Scientist behind Alzheimer’s drug candidate is indicted on charges of research fraud

Scientist behind Alzheimer’s drug candidate is indicted on charges of research fraud


The Summary

  • A neuroscientist whose work helped pave the way for an Alzheimer’s drug candidate was indicted on charges of fraud.
  • The charges are related to the alleged fabrication of research images and data that the scientist may have used to secure grants.
  • The manipulation of research images is a growing concern in the scientific community.

A neuroscientist whose work helped pave the way for an Alzheimer’s drug candidate was indicted by a federal grand jury on Thursday on charges of fraud.

The indictment, announced Friday by the Justice Department, brings additional scrutiny to the work of Hoau-Yan Wang, who has had multiple studies retracted and faced an investigation by the City University of New York, his employer, that was later halted.

The charges in the indictment are related to the alleged fabrication of research images and data that Wang may have used to secure federal grants from the National Institutes of Health.

Wang, a medical professor at the City University of New York, collaborated with Cassava Sciences, a pharmaceutical company based in Austin, Texas, as it investigated an Alzheimer’s drug candidate called simufilam. He was awarded some $16 million in grants for early-stage drug development in collaboration with Cassava, according to the indictment.

The indictment charges Wang with one count of fraud against the United States, two counts of wire fraud and one count of false statements. It accuses Wang of manipulating or adding to images of Western blots, a laboratory method that researchers use to identify proteins, in order to bolster evidence and help secure grants.

The indictment also suggests that Wang may have lied to scientific journals to substantiate his research, which contributed to the early development of simufilam.

The drug is currently in a late-stage clinical trial, and some 735 patients had participated as of May 2024, according to a news release from Cassava last month.

Wang did not immediately respond to a request for comment. In 2023, he told The Wall Street Journal that a CUNY investigation made “no conclusive findings of data manipulation, consistent with what I’ve been saying for two years.”

Cassava said in a release on Friday that Wang had not participated in its most recent trial.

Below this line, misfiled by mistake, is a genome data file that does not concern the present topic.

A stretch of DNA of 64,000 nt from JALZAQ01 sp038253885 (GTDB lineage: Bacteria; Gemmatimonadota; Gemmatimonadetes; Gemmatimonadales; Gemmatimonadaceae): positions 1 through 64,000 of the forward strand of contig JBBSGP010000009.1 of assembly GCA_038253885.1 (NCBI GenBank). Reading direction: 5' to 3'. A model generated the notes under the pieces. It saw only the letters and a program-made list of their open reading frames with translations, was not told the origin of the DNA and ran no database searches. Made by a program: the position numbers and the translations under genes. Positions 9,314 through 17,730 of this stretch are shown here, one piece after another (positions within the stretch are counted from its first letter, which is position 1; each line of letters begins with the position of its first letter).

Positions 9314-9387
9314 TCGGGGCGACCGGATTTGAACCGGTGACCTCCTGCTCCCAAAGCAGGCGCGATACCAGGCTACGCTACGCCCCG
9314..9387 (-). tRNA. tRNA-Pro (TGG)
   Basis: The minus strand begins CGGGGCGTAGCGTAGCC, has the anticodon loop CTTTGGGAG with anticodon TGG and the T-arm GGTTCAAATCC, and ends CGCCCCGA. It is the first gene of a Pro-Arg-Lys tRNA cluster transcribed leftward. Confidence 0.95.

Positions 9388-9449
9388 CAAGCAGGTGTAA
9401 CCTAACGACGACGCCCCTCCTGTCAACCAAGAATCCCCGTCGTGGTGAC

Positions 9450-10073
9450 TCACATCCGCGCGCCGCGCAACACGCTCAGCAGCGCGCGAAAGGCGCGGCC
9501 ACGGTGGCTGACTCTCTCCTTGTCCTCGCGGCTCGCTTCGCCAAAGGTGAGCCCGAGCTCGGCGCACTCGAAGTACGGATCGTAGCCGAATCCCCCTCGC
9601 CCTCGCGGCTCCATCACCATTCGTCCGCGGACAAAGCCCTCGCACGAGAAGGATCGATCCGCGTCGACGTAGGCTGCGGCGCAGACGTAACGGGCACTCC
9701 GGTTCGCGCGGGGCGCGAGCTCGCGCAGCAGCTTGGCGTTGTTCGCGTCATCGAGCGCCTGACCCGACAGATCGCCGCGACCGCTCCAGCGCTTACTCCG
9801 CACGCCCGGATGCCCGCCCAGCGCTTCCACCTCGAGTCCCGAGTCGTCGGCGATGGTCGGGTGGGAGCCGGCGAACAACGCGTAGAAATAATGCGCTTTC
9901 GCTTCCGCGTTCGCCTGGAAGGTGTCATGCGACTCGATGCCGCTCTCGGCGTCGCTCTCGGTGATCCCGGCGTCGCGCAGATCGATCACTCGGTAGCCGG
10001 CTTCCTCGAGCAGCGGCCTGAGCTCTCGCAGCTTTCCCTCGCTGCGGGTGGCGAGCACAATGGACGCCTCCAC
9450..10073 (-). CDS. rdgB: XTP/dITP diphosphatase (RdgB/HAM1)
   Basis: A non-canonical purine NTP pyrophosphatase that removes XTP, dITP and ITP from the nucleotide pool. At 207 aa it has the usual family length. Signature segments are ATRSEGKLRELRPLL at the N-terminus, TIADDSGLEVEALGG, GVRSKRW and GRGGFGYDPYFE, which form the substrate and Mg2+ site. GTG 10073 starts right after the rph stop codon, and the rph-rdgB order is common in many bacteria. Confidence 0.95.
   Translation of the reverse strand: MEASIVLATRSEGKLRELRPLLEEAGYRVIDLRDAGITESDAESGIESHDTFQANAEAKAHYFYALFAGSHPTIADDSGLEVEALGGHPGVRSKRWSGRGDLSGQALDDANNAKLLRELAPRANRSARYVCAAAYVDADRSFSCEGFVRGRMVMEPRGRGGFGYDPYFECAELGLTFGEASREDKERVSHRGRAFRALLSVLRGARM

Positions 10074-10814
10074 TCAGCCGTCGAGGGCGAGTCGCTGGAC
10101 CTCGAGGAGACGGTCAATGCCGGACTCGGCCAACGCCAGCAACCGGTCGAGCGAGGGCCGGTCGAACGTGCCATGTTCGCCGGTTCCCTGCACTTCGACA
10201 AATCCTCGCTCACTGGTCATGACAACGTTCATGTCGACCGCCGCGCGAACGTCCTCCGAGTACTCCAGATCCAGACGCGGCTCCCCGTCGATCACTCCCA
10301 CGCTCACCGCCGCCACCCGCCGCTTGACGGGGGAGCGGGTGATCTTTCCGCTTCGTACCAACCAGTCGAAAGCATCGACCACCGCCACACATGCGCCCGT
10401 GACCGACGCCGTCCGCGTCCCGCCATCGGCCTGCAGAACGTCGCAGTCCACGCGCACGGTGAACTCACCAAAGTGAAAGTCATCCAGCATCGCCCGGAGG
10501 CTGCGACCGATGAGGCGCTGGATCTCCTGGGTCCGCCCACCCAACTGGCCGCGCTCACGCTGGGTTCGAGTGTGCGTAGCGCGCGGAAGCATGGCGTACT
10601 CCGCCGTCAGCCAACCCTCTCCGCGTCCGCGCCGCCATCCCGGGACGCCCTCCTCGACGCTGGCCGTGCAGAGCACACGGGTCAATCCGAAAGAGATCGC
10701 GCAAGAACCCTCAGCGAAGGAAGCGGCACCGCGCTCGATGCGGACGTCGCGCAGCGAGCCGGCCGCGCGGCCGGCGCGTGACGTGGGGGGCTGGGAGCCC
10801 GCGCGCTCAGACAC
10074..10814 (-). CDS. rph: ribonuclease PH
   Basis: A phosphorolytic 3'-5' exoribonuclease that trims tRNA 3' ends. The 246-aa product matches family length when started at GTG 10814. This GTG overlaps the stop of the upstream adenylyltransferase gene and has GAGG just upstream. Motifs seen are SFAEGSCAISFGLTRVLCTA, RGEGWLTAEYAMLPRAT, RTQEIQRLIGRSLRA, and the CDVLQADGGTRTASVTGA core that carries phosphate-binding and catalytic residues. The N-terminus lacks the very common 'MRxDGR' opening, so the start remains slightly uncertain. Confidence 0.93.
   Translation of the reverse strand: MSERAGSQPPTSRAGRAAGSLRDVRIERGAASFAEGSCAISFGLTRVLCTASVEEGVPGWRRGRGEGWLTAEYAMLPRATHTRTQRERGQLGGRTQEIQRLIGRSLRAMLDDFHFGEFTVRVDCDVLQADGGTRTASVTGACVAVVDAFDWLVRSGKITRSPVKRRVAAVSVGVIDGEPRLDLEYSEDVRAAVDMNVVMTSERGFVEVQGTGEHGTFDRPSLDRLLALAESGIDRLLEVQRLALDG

In a news release, the company said: “Wang’s work under these grants was related to the early development phases of the Company’s drug candidate and diagnostic test and how these were intended to work.”

Cassava added that Wang “had no involvement in the Company’s Phase 3 clinical trials of simufilam.”

A Cassava spokesperson also pointed to a news release the company issued September 2023, which said academic researchers outside of CUNY had found evidence that the drug could affect signaling pathways with suspected involvement in Alzheimer’s.

CUNY learned of the indictment on Friday, a spokesperson said in an email, adding: “The University has and will continue to cooperate to the fullest degree with the federal government’s investigation until the matter is resolved.”

The indictment doesn’t specifically name the university, drug or company, listing them instead as “University 1,” “Drug A” and “Company 1,” respectively.

Still, Cassava’s shares fell nearly 35% on Friday in a rapid plunge that triggered multiple trading halts.

Overall, the manipulation of research images and the handling of allegations of research misconduct is a growing concern in the scientific community.

The issue gained particular attention last summer, when then-Stanford President Marc Tessier-Lavigne stepped down from his post after allegations arose that images had been manipulated within his lab. Tessier-Lavigne said he never submitted papers he didn’t think were accurate and noted that a panel investigating his work did not find that he knew of misconduct within his lab.

Then in January, an amateur science sleuth made allegations of research image manipulation by top scientists at the Dana-Farber Cancer Institute, which led to subsequent retractions. Dana-Farber said it took decisive action to correct the scientific record.

Wang’s work has faced questioning for some time, as the journal Science has reported. The journal obtained a report by CUNY that found evidence suggesting research misconduct. The university halted its investigation after Science published the report.

Multiple journal articles on which Wang was an author have been retracted, according to the website Retraction Watch.


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